Saturday, August 20, 2011

Slimming Roman Style

The Ancient Roman Diet by Caroline Lawrence

Just say NO to that extra honey-cake
How to lose weight as the Ancient Romans did. Tips from Celsus and Pliny the Elder.

In ancient Roman times, most people were concerned with how to get more food, not how to lose weight. We currently live in one of the most affluent periods in the history of the world. But our brains are hardwired to think about food obsessively and hence we have become overweight. Diet books are best-sellers today but in ancient Roman times the person who wanted to lose weight would have been a rarity.

Nevertheless, I have found a few tips ancient Romans could have followed to look less like "il bacchino" above, (a 16th century sculpture in Florence), and more like "il placentarius" below, (a bronze statuette of a cake-seller from Pompeii).

Celsus I.3.16 gives 13 steps to slimming:

Put smaller portions on your plate
"The body is thinned," he says...
I. by a vomit*
II. by purgation* (enema or laxative)
III. by eating only one meal a day
IV. by heat
V. by a scorching sun
VI. by all kinds of worry
VII. by late nights
VIII. by a hard bed throughout the summer
IX. by sleep unduly short or overlong
X. by running, brisk walking, vigorous exercise
XI. by bathing on an empty stomach
XII. by bathing in hot water and especially if salt has been added
XIII. by eating sour and harsh things

Pliny the Elder says "To put on weight (corpus augere) drink wine during meals.
For those who are slimming (minuentibus), avoid drinking wine during meals."

He also remarks that "A civilised life is impossible without salt."

So there you go: Brisk walks, hard beds, sour food, hot baths and no wine with your meals...

onions, cheese, carrots, eggs, flat bread, olives, spices = the Roman diet
...and, of course, it doesn't hurt to eat as the Romans did. Lots of pulses and grains, some fruit and veg, protein via eggs and cheese, meat a few times a week. No sugar, just a little honey or date syrup now and then. The table above, a reconstruction of a Roman table from the Museum of London, shows a good representation of the Roman diet. To this you can add fish, nuts, dates, figs, seasonal fruit, game, etc. For a full list of Roman food go HERE. Notice that apart from the bread and grains, this diet is almost primal, with no processed foods.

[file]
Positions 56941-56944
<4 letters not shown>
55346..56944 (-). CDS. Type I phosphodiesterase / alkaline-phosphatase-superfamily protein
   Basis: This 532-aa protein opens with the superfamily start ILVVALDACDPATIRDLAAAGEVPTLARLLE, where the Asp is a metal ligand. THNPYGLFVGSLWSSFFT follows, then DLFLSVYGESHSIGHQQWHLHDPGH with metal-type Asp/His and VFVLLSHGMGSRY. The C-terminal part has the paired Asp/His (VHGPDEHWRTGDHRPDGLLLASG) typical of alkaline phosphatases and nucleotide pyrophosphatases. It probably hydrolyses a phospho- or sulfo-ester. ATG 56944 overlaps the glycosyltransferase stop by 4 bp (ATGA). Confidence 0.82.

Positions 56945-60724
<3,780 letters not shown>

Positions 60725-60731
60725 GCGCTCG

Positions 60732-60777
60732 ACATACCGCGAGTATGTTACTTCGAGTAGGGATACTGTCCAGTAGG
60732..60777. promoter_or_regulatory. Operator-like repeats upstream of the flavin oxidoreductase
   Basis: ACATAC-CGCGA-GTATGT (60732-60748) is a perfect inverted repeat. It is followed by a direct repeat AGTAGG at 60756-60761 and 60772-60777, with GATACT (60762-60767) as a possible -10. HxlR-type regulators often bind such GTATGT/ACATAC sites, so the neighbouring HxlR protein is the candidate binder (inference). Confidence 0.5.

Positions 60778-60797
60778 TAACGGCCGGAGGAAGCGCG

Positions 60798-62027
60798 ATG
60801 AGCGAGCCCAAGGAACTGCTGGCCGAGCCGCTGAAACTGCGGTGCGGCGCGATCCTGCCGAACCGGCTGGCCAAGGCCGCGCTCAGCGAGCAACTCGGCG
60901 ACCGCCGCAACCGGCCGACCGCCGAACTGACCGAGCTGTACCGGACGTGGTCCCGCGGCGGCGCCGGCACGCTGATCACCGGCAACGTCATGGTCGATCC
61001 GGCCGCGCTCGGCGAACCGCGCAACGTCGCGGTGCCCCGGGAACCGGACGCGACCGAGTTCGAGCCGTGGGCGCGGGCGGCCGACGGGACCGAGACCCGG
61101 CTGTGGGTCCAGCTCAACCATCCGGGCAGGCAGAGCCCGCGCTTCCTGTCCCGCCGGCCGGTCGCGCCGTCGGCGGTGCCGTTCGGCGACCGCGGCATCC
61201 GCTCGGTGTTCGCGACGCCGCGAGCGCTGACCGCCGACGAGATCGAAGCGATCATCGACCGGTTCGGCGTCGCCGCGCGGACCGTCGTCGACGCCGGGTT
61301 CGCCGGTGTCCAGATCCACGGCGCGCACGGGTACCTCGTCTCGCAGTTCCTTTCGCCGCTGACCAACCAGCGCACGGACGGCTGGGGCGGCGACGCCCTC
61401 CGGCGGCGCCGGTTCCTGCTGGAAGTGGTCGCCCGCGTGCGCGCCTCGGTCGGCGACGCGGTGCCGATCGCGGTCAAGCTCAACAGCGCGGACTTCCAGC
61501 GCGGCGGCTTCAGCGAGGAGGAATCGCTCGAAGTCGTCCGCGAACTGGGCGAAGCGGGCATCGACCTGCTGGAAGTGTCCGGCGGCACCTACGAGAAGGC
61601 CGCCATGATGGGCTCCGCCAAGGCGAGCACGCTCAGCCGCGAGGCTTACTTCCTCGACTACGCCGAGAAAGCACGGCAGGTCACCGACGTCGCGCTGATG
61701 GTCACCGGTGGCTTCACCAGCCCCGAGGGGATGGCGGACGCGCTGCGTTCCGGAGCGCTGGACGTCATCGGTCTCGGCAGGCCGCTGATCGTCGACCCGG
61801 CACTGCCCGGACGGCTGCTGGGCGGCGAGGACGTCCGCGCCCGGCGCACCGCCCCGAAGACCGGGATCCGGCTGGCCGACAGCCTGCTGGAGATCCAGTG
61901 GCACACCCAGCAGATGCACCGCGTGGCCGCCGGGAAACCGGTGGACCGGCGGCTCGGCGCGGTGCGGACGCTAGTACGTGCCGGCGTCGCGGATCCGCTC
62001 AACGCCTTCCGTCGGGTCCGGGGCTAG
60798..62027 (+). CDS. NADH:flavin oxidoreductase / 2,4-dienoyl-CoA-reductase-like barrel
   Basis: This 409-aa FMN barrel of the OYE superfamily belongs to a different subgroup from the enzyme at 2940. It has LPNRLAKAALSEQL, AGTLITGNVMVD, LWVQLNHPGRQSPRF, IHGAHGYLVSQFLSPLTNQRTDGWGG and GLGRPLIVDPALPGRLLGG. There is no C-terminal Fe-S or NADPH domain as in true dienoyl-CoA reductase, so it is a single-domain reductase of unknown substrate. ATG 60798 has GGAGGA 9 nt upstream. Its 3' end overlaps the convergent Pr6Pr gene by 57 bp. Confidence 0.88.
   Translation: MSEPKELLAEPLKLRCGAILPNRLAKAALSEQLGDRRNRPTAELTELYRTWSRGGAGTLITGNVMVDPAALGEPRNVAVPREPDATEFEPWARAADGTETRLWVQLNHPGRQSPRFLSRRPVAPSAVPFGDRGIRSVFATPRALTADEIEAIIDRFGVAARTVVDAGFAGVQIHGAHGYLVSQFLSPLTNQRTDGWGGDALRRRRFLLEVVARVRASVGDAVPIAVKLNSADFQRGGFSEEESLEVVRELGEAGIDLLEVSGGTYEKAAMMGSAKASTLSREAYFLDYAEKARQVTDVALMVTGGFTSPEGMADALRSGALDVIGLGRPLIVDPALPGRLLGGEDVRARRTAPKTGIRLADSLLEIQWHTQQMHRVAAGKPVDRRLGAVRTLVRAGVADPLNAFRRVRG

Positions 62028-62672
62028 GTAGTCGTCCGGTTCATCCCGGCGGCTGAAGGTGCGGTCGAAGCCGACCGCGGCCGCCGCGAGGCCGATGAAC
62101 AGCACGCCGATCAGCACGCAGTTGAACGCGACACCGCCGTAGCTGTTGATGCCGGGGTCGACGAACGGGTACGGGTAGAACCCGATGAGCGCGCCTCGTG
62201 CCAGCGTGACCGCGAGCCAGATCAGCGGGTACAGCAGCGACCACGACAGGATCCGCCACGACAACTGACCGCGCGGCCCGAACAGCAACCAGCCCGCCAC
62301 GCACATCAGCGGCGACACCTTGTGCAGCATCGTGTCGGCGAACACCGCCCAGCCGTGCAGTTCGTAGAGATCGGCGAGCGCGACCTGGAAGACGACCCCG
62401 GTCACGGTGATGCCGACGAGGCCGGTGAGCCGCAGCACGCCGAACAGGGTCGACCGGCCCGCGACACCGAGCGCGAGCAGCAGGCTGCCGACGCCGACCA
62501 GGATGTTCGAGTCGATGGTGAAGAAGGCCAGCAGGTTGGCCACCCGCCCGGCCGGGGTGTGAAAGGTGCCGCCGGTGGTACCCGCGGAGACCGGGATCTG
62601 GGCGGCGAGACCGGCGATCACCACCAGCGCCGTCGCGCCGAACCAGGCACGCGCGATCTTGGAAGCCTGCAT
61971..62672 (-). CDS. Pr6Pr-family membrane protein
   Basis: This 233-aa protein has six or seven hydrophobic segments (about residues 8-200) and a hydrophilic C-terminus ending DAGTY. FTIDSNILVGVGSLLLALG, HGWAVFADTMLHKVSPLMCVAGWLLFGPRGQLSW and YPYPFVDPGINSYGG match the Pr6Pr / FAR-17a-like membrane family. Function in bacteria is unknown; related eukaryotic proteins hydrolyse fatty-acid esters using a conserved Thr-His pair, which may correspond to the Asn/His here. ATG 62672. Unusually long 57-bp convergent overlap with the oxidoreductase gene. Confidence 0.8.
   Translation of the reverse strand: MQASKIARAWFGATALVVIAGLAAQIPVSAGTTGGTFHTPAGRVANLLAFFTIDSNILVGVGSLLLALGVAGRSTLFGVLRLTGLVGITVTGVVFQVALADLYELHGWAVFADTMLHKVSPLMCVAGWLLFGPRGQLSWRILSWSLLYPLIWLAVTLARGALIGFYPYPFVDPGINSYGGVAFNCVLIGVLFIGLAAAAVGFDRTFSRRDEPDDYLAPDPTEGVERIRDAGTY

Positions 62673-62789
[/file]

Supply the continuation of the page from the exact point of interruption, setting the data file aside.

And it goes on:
Bona fortuna with your Ancient Roman Diet! Let me know how you get on, or if you have any other TIPS from Ancient Sources.

P.S. More Ancient Roman Beauty Tips.

*P.P.S. I do NOT recommend vomiting or purging!

[The 17+ books in the Roman Mysteries series are perfect for children aged 9+, especially those studying Romans as a topic in Key Stage 2. The BBC made a TV series in 2007 and you can watch episodes via iTunes. Carrying on from the Roman Mysteries, the Roman Quests series set in Roman Britain launched in May 2016 with Escape from Rome.


  1. Do you think it would work if I just opted for salt in bath water...

  2. lol! I think you have to try at least three from column A.

  3. Laurel Ward2:53 PM

    This reminds me of History of the World by Mel Brooks... "Everyone is either cooking or puking!"

  4. This is great! The more things change, the more they stay the same. Wasn't Pliny a bit corpulent himself?

  5. Yes, Vicky. In his famous letter LXV to Tacitus, Pliny the Younger tells how his uncle went to Rectina's during the eruption of Vesuvius and during the night "his breathing, which, on account of his corpulence, was rather heavy and sonorous, was heard by the attendants outside."

  6. Anonymous3:45 AM

    your flabby "doughboy" looks like one of my ex-neighbors who used to golf in the middle of the night, waking me up! They now say that not getting enough sleep makes you fat as does stress which adds fat around the abdomen... That bit about not enough sun makes sense with the lack of vit. D.

  7. Anonymous10:50 PM

    I am really hoping these work!!!